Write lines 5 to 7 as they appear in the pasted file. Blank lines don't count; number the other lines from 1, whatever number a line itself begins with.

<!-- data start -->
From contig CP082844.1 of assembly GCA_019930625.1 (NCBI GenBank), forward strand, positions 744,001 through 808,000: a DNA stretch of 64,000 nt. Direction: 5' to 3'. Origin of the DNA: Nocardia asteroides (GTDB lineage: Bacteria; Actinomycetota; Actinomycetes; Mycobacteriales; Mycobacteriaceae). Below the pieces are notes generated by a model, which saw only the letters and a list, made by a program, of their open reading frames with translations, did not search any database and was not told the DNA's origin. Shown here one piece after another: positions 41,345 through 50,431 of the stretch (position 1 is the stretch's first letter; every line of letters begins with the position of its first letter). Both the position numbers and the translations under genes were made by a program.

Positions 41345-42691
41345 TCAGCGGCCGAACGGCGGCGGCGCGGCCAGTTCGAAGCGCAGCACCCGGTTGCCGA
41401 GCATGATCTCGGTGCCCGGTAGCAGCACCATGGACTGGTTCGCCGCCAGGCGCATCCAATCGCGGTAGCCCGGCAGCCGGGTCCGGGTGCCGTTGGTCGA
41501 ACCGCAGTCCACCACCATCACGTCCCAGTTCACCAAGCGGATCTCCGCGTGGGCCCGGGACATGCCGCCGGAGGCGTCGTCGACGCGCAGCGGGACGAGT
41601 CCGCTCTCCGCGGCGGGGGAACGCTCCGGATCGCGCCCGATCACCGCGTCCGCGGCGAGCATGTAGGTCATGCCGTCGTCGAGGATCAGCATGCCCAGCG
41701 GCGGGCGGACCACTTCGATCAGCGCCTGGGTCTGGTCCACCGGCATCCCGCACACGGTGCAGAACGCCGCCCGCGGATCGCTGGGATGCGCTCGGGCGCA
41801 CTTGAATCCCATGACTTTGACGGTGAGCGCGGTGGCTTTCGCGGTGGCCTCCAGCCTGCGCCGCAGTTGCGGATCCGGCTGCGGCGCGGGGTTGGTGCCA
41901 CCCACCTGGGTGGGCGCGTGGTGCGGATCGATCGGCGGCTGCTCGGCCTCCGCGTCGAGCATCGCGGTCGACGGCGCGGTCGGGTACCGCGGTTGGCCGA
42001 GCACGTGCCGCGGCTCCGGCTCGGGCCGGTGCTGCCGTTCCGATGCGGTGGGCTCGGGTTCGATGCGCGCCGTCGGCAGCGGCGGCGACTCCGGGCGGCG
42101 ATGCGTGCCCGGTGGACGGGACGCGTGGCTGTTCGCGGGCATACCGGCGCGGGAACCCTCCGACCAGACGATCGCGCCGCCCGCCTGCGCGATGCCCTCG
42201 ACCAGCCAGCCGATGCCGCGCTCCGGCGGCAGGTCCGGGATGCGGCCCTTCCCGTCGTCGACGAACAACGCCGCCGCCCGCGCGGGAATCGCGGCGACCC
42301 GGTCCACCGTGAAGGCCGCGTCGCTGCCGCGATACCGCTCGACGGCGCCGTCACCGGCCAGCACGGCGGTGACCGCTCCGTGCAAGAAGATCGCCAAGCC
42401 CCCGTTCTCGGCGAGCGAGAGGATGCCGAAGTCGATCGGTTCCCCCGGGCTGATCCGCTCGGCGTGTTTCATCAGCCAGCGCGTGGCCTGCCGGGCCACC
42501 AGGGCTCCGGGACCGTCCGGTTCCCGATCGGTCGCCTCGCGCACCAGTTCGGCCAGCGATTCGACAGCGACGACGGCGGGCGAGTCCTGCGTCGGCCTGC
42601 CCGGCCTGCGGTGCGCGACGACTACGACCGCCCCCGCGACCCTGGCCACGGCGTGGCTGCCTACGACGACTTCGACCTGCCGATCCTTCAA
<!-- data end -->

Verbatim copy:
41501 ACCGCAGTCCACCACCATCACGTCCCAGTTCACCAAGCGGATCTCCGCGTGGGCCCGGGACATGCCGCCGGAGGCGTCGTCGACGCGCAGCGGGACGAGT
41601 CCGCTCTCCGCGGCGGGGGAACGCTCCGGATCGCGCCCGATCACCGCGTCCGCGGCGAGCATGTAGGTCATGCCGTCGTCGAGGATCAGCATGCCCAGCG
41701 GCGGGCGGACCACTTCGATCAGCGCCTGGGTCTGGTCCACCGGCATCCCGCACACGGTGCAGAACGCCGCCCGCGGATCGCTGGGATGCGCTCGGGCGCA